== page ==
China on Tuesday announced four separate investigations of current and former senior executives at three of the country’s largest state-owned real estate companies over allegations of “serious violations of discipline and law”.
A notice posted by the anti-corruption office in the city of Xiamen, in Fujian province said that Zhuang Yuekai, chairman of Hong Kong-listed Xiamen C&D Real Estate is “suspected of serious violations of discipline and law”, with Shi Zhen, chairman of the group’s C&D Urban Services division also being probed.
On Wednesday, Xiamen C&D’s Hong Kong-listed shares slid 28.9 percent following news of the investigation, while the stock of China Resources Land, which saw its former chairman and chief executive named in one of the notices, slid nearly 4 percent in the morning before closing the day down 1.45 percent.
The probes are another blow to a mainland property sector that accounts for about a quarter of the country’s GDP as it continues to struggle with mortgage boycotts by unhappy homebuyers and home sales that slid 28.2 percent during the first seven months of 2022, compared to the same period a year earlier.
Xiamen SOE Leaders Investigated
Employing language typically used to indicate impending graft charges, a statement posted to the website of Xiamen Municipal Commission for Discipline Inspection of the Communist Party of China Tuesday evening singled out Zhuang, who serves as deputy general manager of Xiamen C&D Group, as well being chairman of the conglomerate’s two Hong Kong-listed real estate units, C&D International Investment Group Limited and C&D Property Management Group.
Shi Zhen, who serves as secretary of Xiamen C&D Group’s party committee in addition to his role with C&D Urban Services was targetted in a separate statement using the same terms.
Announced as Beijing rolls out a reported $147 billion rescue package, some analysts linked the investigations to government attempts to restore confidence among homebuyers who have grown leery of the market.
“Both the debt discussions and the crackdown on domestic corruption can be seen as related attempts to rationalize the broken real estate sector,” said Brock Silvers, chief investment officer at Hong Kong-based Kaiyuan Capital. “Beijing is trying to induce great consumer confidence in various ways, such as providing financing for the completion of housing units in cases and tamping down the mortgage revolt.”
With $111.5 billion of revenue in 2021, Xiamen C&D Group is the largest state-owned enterprise in the southern Chinese port city and ranked 77th on the Fortune Global 500 list released earlier this month.
China Resources Exec Targetted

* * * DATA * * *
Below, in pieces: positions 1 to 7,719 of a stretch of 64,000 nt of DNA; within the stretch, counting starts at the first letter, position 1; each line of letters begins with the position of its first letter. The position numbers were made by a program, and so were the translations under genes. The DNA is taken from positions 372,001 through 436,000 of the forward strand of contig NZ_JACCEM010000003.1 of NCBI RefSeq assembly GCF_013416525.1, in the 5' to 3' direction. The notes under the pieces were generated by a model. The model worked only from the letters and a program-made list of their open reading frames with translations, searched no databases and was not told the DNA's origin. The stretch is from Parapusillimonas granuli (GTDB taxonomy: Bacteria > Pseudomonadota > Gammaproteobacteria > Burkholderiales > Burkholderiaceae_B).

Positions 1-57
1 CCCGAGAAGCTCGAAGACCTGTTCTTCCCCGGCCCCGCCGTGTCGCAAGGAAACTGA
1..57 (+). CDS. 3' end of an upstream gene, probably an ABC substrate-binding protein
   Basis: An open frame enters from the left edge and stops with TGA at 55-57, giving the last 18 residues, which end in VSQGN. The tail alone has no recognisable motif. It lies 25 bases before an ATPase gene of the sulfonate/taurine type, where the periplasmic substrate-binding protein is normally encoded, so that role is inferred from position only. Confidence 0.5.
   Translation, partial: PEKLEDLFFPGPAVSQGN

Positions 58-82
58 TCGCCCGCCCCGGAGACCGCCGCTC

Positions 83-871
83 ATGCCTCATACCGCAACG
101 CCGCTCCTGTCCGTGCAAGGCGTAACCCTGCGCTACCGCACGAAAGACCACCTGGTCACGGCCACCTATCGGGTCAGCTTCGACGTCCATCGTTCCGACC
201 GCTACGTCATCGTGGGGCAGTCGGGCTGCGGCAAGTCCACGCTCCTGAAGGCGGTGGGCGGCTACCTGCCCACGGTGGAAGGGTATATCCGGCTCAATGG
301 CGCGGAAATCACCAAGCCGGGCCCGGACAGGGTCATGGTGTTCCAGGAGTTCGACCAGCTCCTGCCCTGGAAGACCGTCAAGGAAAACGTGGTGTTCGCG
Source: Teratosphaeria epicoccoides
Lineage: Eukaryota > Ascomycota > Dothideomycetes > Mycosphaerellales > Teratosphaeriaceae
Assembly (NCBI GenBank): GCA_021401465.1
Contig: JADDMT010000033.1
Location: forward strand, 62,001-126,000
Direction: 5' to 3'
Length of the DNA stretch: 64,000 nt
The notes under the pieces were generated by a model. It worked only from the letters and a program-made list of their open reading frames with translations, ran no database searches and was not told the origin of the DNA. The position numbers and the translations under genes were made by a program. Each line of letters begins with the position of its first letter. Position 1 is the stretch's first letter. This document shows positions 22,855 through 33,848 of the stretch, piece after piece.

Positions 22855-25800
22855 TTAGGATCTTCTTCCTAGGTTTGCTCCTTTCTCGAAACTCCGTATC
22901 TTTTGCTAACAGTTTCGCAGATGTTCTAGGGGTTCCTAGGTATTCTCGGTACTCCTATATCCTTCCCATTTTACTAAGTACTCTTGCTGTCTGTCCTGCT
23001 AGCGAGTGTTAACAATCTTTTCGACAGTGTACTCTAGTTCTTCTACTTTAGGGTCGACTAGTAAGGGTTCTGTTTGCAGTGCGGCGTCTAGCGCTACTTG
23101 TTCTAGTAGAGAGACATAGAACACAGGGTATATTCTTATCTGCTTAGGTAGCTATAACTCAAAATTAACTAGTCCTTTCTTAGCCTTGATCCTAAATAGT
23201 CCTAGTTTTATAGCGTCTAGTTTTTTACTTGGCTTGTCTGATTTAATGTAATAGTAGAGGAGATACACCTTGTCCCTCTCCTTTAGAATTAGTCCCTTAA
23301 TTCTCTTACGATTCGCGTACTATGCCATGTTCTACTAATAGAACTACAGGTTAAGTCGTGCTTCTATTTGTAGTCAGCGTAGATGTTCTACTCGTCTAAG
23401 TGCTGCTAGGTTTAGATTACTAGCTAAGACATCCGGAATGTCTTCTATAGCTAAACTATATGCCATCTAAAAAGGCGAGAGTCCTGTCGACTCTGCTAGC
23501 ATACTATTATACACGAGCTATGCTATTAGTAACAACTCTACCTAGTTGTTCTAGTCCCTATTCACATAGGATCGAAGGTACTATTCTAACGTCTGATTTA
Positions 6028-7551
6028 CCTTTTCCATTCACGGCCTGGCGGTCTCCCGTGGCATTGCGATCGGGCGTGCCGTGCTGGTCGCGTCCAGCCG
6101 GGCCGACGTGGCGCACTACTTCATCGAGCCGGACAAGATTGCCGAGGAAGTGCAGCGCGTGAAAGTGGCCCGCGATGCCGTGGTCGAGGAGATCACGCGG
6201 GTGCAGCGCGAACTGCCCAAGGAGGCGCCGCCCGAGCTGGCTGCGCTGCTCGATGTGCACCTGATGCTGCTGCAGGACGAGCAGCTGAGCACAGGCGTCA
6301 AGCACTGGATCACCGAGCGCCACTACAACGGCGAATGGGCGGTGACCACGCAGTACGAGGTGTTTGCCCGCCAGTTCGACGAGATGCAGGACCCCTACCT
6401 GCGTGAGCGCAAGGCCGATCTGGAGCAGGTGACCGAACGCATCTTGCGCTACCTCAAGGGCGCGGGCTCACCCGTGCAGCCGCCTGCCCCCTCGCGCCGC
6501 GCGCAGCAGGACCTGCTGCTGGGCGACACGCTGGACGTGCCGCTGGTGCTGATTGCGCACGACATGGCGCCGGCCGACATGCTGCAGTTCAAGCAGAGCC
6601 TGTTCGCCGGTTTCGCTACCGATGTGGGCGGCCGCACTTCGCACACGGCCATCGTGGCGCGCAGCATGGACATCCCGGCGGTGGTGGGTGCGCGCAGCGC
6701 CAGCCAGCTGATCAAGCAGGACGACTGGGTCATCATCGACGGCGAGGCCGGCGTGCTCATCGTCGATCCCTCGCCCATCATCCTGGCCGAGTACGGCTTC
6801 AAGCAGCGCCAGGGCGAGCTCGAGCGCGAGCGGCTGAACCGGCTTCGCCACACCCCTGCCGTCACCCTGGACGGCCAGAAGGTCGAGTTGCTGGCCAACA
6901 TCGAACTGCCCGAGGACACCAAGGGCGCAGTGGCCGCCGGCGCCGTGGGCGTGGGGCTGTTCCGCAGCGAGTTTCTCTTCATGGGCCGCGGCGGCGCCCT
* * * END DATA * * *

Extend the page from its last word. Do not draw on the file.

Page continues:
Across the country from Xiamen, former China Resources Land chairman and CEO Tang Yong was said to be “suspected of serious violations of discipline and law,” in a notice posted by the Communist party’s commission for discipline inspection for Sichuan province.
The statement indicated that Tang, who served as chairman and CEO of the top five mainland developer from December 2019 to September 2021 is now being investigated both by the local government in Sichuan and by the disciplinary committee of China Resources.
Since leaving China Resources Land, Tang, now 51, has continued to work with the group he first joined in 1993, serving most recently as an executive director of China Resources Modern Service Co Ltd, a new division formed from the merger of units managing the tendering, intellectual property management, and secretarial services of China Resources Group.
Shenzhen Public Housing Boss Probed
Also placed under investigation was Liu Hui, deputy general manager of Shenzhen Talents Housing Group, according to a statement by Shenzhen’s anti-corruption watchdog.
Shenzhen Talents Housing Group is the largest public housing developer in the border boom town, where it accounts for about one-third of Shenzhen’s public housing supply.
The state-run enterprise has a registered capital of RMB 100 billion – almost nine times that of China Vanke and seven times that of Country Garden.
The investigations threaten to undermine confidence in China’s state-owned developers, which have enjoyed greater access to credit and stronger home sales as the country’s housing crisis has engulfed many of the privately controlled giants, like China Evergrande.
Analysts linked the salvo of investigations to growing government scrutiny of figures in the semiconductor industry, including Minister of Industry and Information Technology Xiao Yaqing.
China has been investigating a string of high-profile officials and executives in the run-up to the ruling Communist Party’s 20th National Congress at which President Xi Jinping is widely expected to be anointed for an unprecedented third term.